Learning From the Fruit Fly
Photo: Patricia Sampson, EECS
December 22, 2010
Diving deep into the functional elements of the fruit fly to grasp a better understanding of human biology may seem like a long shot, but that’s exactly what CSAIL Principal Investigator Manolis Kellis and his colleagues have done. In a paper released in the December 24 edition of Science, Kellis and members of the model organism ENCyclopedia Of DNA Elements Consortium (modENCODE) publish the integrative analysis of the Drosophila (fruitfly) project, which is funded by the National Human Genome Research Institute.
The paper details modENCODE’s research into the inner workings of the fruit fly, providing the basis for years of further study into the functional elements shared by both humans and fruit flies. The findings should provide scientists a better understanding of human biology, gene regulation and how the body reacts to disease, information which can be used in medical studies.
“This is everything a computational biologist would wish for for Christmas, but is too shy to ask. This is the first time this amount of data is available on a single organism across such a diverse range of phenotypes,” explained Kellis. “By probing the cell with dozens of different types of experiments, systematically and uniformly across different conditions, modENCODE has provided computational biologists a treasure trove of information, which is a dream come true for large-scale data mining.”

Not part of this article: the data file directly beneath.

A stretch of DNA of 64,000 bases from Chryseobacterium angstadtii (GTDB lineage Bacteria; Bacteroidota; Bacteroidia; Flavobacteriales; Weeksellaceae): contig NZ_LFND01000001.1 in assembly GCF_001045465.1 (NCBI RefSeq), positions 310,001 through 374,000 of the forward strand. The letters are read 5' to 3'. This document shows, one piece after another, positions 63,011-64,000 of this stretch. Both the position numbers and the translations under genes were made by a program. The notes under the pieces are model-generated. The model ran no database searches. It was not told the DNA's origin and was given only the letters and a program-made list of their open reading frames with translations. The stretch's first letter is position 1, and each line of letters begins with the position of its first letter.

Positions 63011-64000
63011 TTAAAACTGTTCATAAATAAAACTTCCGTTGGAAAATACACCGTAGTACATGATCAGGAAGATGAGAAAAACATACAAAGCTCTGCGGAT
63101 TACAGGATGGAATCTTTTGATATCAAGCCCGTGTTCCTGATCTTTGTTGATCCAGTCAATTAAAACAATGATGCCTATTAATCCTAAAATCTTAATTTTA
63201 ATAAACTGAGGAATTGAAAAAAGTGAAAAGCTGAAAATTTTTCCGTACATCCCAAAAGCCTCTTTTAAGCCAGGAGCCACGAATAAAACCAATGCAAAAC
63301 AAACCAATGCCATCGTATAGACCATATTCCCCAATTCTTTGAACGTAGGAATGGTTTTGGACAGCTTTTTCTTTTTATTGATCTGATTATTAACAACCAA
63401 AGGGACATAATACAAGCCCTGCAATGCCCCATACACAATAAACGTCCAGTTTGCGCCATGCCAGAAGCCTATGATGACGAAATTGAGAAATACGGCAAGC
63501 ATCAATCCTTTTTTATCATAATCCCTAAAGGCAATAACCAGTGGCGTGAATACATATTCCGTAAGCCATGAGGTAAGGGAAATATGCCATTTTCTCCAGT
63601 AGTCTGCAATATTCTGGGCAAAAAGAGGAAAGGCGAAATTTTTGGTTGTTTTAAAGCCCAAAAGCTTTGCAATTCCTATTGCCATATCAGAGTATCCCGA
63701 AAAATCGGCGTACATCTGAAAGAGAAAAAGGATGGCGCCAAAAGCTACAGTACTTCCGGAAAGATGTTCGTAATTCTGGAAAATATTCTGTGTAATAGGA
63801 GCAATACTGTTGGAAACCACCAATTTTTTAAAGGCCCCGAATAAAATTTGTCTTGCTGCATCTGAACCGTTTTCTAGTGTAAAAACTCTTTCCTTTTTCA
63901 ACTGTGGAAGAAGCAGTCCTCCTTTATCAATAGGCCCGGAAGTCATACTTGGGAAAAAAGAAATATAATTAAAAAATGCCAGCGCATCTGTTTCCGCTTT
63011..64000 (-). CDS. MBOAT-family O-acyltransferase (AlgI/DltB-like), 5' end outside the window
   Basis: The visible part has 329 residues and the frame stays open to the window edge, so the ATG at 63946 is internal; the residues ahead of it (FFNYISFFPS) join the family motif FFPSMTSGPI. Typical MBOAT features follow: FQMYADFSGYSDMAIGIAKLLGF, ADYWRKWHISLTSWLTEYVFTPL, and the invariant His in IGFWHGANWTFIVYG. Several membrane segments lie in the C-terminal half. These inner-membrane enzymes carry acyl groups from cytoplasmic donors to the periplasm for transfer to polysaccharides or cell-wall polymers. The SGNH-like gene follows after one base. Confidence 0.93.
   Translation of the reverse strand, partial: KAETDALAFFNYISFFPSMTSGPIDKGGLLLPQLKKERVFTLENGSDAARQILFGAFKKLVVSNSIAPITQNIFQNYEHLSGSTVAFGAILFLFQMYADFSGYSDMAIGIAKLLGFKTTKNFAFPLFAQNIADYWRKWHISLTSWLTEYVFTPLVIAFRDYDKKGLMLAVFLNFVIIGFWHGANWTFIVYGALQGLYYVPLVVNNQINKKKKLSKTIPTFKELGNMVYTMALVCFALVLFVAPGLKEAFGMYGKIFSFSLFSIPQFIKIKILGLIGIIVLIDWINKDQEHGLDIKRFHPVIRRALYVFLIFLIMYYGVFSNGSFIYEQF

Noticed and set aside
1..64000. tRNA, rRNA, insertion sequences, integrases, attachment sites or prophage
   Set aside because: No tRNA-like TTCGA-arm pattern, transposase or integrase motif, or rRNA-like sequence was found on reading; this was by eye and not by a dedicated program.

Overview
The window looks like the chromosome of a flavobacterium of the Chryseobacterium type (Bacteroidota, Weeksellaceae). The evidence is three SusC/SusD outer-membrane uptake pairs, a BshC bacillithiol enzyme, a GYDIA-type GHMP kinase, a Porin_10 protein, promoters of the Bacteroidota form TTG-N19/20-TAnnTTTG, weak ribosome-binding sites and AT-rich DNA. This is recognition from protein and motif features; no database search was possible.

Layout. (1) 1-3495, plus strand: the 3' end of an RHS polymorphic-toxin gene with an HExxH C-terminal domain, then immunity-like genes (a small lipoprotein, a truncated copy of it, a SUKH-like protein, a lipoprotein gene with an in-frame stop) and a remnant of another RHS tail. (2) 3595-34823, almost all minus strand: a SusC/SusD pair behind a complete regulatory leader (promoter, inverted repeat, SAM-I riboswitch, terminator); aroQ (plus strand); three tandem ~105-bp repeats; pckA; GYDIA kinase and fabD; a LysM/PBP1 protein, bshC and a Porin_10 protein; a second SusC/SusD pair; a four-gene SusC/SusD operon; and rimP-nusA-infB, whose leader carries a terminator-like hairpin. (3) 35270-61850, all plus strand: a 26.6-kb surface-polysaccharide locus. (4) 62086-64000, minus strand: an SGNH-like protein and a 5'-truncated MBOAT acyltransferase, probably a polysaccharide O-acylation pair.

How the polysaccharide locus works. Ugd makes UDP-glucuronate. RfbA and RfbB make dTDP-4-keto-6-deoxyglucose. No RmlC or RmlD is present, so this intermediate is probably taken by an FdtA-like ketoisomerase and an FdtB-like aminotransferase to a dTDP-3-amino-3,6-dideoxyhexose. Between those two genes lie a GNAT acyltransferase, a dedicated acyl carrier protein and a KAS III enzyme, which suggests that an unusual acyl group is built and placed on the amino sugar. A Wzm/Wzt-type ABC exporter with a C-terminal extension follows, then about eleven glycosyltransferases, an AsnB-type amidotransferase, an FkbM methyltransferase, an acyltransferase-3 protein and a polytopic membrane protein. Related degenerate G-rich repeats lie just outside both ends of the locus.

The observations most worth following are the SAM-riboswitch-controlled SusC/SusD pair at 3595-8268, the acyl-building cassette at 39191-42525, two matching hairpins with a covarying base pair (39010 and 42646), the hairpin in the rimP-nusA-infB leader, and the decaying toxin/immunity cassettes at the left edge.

Kellis’ work could have an impact far beyond the confines of fruit fly research, as the biological lessons and principles learned are likely conserved between the human and fruit fly genomes. Additionally, the methodology used will likely guide researchers undertaking similar studies in other species, including humans. “Through the study of model organisms, such as fruit flies and worms, scientists can reach a better understanding of the human genome because many of the cellular mechanisms that lead to body plan formation, brain development, and even behavior, are deeply conserved across animal species,” said Kellis.
Kellis’ work provides a striking example of how computer science can have a deep impact in other fields, such as understanding the basic principles of biology. Kellis is an associate professor of Computational Science at MIT, and has helped train many students and postdocs in the field of computational biology in his group and through his course, “Computational Biology: Genomes, Networks, Evolution.”
“I could not be happier with the current direction of genomics - we are just scratching the envelope of what is possible. The questions are becoming richer, the data sets denser, the kinds of computational models coming more complex,” said Kellis. “The transformations genomics has gone through in recent years have made it an ideal field of study right now, and they are only accelerating the pace of genomics research.”
Kellis, the recent recipient of a Presidential Early Career Award, is thrilled to be immersed in such a breathtaking field and hopes to encourage other computer scientists to explore the field of computational biology. As for working at CSAIL, Kellis remarked that it is, “wonderful to be surrounded by all these computer science students and postdocs who can take this sort of complex data set to the next level.”
For more information on the modENCODE project, click here.
Abby Abazorius, CSAIL